In 1992, the University of Southern California initiated the first post-professional "transitional" (DPT) program in the United States.[8] This "transitional" DPT takes into account a physiotherapist's current level of knowledge and skill and purports to offer programs that upgrade clinical skills to meet the needs of the current health care environment. Creighton University followed by initiating the first entry-level DPT program in 1993.[9]

Time frame

UndergraduateDoctor of Physical TherapyResidency (optional)Fellowship (optional)
4 years3-4 years[10][11][12][13]9 to 36 months[14]6 to 36 months[15]

The typical time frame for completion of a Doctor of Physical Therapy is 3 to 4 years after earning a bachelor's degree. Depending on residency and fellowship training, if undertaken, the individual may have completed several years of additional training.

Admission

Admission to a Doctor of Physical Therapy program is highly competitive. As of 2011 the average GPA for enrolling students was 3.5[16] with a range of 3.1 to 3.9 for all programs.[16] On average there were 354.7 applicants per program with an average of 43.3 students enrolled per class[16] for an average matriculation rate of 12.2%. The range for applicants to all programs as of 2011 was 34-1358, and the range of enrolled students was 6-354.[16]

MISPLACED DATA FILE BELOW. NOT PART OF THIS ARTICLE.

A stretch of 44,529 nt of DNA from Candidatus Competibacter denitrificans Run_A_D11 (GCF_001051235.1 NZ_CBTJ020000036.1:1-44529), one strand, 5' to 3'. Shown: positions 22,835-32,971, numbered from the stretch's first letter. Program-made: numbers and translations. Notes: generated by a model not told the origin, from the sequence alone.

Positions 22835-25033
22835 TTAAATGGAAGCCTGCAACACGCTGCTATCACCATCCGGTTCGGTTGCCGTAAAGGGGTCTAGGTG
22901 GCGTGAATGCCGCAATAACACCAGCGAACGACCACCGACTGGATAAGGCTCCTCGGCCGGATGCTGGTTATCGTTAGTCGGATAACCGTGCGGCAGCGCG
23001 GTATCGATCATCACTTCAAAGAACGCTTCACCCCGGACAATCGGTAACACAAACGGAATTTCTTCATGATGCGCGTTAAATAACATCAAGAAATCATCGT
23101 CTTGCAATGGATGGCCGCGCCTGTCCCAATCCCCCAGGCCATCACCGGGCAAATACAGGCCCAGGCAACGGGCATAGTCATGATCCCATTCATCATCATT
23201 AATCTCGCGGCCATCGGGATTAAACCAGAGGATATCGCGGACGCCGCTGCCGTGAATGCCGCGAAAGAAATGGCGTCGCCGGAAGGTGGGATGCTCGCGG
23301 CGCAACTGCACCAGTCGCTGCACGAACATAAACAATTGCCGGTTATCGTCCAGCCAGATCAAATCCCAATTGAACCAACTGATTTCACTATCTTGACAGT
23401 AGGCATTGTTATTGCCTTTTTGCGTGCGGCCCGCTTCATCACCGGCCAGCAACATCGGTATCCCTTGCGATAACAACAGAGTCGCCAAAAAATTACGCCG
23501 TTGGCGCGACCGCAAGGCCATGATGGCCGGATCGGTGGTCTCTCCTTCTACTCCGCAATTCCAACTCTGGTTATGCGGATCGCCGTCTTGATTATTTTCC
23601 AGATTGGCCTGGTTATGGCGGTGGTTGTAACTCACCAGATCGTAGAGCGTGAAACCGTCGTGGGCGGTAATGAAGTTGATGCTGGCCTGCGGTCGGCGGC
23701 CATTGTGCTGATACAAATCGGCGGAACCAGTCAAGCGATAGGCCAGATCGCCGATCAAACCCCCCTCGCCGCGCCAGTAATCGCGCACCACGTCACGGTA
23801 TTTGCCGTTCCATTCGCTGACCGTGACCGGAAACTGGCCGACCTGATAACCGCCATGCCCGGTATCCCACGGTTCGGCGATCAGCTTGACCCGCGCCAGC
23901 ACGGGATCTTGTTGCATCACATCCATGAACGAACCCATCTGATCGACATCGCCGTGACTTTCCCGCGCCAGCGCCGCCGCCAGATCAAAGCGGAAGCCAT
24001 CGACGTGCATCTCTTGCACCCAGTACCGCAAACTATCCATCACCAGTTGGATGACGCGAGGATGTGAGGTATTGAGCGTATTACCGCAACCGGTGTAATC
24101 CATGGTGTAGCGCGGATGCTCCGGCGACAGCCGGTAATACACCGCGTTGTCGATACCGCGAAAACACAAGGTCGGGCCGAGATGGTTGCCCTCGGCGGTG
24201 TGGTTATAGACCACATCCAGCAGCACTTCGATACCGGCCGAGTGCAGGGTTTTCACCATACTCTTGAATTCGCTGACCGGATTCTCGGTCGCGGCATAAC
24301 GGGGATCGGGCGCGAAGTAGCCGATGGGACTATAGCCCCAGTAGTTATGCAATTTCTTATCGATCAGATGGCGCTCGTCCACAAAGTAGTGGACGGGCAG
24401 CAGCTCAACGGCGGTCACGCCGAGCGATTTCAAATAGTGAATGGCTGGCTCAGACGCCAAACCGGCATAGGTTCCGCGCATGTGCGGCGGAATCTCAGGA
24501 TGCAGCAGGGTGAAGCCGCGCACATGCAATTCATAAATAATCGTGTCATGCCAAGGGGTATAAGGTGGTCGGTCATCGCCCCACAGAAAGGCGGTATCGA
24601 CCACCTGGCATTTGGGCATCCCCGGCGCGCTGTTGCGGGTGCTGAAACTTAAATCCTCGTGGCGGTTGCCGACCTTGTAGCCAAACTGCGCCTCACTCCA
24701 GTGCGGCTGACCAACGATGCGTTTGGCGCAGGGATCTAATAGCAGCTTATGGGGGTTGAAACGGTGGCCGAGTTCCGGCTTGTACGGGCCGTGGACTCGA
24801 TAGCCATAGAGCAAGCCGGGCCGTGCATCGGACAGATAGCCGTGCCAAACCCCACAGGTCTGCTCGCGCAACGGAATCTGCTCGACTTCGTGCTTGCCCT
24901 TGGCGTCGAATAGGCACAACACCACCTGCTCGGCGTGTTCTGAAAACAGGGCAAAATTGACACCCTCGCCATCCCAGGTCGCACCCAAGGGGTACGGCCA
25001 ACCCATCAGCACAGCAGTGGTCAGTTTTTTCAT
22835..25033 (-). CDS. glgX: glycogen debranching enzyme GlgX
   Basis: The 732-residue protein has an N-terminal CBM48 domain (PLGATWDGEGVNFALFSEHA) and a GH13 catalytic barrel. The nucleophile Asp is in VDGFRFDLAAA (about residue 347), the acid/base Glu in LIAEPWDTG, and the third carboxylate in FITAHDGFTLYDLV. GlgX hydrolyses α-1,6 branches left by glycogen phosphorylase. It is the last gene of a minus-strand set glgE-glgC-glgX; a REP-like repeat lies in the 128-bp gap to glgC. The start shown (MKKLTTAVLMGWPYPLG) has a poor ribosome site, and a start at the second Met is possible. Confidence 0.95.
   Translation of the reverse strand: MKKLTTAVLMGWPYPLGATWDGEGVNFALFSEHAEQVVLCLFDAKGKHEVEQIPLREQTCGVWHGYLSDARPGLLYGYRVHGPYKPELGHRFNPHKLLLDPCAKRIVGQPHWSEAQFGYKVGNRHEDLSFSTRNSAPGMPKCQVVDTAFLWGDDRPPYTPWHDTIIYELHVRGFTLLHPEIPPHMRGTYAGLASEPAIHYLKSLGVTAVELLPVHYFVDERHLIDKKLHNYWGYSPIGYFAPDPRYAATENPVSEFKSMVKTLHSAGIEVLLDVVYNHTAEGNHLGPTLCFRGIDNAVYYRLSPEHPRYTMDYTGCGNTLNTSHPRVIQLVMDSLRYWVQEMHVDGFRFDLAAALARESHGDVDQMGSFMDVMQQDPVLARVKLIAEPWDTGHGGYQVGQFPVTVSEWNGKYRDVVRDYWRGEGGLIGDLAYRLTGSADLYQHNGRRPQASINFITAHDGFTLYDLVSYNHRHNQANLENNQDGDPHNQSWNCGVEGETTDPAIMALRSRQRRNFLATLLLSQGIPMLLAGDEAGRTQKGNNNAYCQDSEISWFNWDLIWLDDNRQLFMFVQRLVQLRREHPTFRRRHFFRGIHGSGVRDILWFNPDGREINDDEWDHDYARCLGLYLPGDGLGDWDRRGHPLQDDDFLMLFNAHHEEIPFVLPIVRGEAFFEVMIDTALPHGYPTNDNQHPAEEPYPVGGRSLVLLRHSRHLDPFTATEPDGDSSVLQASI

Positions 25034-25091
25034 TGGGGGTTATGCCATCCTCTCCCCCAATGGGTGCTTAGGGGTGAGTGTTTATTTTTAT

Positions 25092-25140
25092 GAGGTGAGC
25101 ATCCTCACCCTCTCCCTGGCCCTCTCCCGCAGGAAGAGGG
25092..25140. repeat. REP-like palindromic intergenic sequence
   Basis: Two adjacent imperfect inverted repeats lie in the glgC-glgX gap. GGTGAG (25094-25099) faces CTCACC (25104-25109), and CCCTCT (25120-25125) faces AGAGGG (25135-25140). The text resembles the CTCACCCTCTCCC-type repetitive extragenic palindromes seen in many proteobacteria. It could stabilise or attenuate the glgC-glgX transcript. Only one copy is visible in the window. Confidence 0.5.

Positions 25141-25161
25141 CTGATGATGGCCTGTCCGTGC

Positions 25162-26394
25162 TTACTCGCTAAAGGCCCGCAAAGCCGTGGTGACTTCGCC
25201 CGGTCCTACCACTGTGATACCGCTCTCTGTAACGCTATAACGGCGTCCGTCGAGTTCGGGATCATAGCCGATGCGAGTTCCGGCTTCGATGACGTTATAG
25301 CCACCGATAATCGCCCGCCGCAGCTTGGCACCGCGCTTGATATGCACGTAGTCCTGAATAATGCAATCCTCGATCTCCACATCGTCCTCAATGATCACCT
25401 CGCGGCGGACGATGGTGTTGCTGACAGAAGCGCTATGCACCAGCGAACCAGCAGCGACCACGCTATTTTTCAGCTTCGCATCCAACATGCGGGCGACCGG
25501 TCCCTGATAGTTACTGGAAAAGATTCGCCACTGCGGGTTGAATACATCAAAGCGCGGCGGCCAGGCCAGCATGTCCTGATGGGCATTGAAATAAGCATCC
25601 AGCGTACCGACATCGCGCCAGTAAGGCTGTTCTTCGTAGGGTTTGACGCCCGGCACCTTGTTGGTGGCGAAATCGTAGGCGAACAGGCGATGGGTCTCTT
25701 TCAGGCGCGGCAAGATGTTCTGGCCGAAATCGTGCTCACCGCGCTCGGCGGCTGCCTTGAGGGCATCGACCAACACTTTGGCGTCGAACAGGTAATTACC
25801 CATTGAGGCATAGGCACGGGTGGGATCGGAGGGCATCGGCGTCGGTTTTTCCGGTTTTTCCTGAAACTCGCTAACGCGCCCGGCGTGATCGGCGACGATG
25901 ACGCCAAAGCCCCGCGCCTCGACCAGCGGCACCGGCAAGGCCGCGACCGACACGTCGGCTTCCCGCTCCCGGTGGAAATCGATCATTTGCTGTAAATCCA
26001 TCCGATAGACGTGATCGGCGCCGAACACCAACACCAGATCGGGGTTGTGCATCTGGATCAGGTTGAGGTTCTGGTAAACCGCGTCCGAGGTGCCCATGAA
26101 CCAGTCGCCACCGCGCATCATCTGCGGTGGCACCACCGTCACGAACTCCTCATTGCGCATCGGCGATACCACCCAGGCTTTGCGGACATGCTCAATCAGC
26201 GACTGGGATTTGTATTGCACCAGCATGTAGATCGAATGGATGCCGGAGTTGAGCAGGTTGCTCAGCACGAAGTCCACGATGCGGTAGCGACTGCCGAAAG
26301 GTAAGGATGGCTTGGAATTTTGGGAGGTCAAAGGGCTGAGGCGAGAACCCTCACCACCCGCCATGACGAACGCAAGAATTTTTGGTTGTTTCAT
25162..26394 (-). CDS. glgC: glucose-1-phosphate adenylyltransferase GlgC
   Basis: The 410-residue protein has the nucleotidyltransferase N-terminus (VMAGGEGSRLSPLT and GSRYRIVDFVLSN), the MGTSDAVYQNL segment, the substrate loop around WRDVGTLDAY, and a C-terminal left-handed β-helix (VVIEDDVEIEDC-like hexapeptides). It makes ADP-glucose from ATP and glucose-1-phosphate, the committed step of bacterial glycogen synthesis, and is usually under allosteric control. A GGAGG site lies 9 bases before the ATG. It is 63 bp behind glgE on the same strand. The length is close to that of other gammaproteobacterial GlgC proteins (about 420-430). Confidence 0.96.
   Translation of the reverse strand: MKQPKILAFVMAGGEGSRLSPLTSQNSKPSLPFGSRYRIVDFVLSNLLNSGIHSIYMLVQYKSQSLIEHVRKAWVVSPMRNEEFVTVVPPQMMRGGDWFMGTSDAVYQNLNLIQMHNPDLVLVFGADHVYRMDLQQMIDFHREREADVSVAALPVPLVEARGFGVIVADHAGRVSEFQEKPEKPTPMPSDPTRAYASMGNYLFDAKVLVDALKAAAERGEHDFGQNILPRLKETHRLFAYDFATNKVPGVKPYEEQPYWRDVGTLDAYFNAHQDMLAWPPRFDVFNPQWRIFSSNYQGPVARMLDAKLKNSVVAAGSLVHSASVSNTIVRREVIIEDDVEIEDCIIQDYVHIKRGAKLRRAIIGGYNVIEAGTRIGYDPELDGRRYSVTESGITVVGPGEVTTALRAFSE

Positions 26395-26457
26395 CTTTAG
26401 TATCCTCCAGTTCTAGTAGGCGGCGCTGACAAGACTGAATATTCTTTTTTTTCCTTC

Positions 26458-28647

Transition Doctor of Physical Therapy degree

The t-DPT degree is conferred upon completion of a structured postprofessional educational experience that results in the augmentation of knowledge, skills, and behaviors to a level consistent with the current professional (entry-level) DPT standards. The t-DPT degree enables the US-licensed physical therapist to attain degree parity with therapists who hold the professional DPT by filling in any gaps between their professional baccalaureate or master's degree PT education and the current professional DPT degree education.[17]